Every English diocesan bishop supports discrimination, and will ensure their replacements, women or men, are of a like mind; affirming clergy and congregations show no willingness to force change through, say by cutting off funds; ordinands tend to be charismatic/open evangelicals, and outside the tiny camp of accepting evangelicals, that constituency's as set against accepting homosexuality as anyone; likewise, growth is in the evangelical wing.
The picture is bleak. But hey, it could all change tomorrow if the right people emerge, and fight. Then, 15 months would be pessimistic.
"This will take up to fifteen years in my view, although some think I am unduly pessimistic."
Anthony Archer, the Sommelier of the half full glass.
Financially and ministerially, 2020 seems to be regarded as a make or break year for the Church of England, surely this contentious issue can also be sorted out by then, one way or another by the members of the next, soon to be elected General Synod.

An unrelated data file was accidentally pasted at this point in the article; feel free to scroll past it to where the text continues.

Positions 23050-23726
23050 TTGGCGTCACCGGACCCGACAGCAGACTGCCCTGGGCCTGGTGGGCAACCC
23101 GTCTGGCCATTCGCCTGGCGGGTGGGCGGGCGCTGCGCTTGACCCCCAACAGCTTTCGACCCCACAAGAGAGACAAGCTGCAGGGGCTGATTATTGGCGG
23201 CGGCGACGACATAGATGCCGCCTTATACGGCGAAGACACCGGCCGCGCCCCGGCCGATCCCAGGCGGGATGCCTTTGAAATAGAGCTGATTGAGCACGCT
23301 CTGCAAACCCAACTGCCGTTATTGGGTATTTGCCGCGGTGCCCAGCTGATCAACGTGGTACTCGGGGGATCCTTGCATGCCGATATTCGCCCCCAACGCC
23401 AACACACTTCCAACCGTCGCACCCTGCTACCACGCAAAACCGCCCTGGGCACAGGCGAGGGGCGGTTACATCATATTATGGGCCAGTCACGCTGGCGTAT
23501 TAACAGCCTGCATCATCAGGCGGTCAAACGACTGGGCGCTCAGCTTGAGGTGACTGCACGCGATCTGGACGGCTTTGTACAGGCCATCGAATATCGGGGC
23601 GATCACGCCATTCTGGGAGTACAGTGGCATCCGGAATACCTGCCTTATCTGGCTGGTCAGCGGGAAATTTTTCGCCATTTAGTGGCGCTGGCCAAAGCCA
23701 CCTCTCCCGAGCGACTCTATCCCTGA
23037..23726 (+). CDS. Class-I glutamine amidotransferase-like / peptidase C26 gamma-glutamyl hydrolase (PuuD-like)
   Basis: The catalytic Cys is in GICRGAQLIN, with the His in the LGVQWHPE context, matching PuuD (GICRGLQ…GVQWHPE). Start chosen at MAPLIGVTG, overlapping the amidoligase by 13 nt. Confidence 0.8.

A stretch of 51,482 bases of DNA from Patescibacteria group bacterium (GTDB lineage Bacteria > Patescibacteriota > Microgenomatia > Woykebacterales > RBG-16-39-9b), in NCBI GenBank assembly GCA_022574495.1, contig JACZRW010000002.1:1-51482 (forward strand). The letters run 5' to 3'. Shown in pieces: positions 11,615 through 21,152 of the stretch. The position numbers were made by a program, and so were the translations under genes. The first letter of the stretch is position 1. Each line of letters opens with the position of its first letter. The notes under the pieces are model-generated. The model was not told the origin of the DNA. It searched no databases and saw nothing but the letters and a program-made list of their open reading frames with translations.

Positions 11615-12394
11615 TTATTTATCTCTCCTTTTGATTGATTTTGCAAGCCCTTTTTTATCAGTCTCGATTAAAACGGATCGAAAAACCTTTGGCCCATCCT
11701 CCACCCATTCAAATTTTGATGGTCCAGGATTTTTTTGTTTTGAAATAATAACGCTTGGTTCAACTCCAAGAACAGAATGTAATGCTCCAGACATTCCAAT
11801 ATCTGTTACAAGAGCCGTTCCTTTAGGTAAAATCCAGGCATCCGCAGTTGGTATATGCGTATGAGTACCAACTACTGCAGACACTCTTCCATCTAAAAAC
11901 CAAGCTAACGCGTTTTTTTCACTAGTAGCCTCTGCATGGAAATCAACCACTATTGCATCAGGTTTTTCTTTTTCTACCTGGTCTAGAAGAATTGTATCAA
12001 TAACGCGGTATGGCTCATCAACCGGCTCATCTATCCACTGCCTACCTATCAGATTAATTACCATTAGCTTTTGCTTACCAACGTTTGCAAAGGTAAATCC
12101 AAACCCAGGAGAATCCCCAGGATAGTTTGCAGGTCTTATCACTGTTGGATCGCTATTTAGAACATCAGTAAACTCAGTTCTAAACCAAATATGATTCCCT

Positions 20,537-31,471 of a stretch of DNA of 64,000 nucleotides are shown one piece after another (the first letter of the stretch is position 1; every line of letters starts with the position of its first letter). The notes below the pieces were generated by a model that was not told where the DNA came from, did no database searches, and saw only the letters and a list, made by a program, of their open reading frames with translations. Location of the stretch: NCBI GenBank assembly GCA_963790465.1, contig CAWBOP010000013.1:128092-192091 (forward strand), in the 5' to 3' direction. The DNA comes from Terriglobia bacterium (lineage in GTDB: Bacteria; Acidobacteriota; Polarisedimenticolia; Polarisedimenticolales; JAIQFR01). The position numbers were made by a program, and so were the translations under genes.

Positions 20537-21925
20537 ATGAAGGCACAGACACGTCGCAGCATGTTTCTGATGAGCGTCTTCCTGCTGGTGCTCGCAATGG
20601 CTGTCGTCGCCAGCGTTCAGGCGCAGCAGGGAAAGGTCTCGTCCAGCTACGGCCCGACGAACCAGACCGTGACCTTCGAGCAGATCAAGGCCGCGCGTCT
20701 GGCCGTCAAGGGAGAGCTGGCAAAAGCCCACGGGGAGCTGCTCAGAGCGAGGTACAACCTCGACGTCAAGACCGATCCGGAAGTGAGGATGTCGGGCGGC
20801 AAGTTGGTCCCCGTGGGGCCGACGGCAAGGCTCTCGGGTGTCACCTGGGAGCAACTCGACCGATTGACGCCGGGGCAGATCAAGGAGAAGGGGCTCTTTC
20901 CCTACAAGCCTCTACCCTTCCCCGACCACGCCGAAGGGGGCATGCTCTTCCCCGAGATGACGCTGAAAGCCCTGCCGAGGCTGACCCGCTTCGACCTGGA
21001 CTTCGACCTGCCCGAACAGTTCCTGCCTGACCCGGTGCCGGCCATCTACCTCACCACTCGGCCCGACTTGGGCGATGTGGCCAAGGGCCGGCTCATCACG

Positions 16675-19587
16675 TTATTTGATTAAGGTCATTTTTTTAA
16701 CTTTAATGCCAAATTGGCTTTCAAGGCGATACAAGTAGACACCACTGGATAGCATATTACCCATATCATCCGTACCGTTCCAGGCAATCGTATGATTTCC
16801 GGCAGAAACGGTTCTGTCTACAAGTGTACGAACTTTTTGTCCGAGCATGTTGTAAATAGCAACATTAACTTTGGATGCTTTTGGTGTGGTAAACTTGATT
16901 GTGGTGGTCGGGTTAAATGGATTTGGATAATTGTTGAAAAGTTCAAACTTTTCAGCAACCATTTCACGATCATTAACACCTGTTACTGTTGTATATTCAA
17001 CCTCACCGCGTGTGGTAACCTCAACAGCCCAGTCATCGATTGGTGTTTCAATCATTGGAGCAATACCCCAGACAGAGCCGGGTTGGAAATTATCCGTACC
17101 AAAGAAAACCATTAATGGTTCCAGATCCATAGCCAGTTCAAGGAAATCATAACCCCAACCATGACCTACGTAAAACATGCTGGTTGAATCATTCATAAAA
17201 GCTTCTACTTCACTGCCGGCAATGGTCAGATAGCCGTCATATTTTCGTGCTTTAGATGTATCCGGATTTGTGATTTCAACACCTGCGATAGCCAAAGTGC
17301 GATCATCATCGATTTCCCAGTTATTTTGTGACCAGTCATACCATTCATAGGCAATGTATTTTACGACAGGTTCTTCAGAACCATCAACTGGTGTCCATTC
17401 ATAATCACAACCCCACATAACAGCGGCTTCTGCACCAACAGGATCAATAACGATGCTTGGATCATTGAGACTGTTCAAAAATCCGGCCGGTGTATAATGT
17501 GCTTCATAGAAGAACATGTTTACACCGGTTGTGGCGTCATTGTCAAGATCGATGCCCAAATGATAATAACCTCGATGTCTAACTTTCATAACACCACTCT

The way things are going it seems likely that the 2015 - 2020 General Synod will be the most liberal of all General Synods since this creature was first brought to birth in 1970. A decision by 2020 would be quite an achievement to mark the Golden Anniversary of the Church's Parliament. Surely, the Facilitated Conversations are not going to drag on for ever and when they draw to a weary conclusion what will be the next stage in the process?
Anthony, I hope you're being unduly pessimistic.
The women bishops debate has given us a blueprint for how this could be solved. It will be much easier to tread this path for the second time.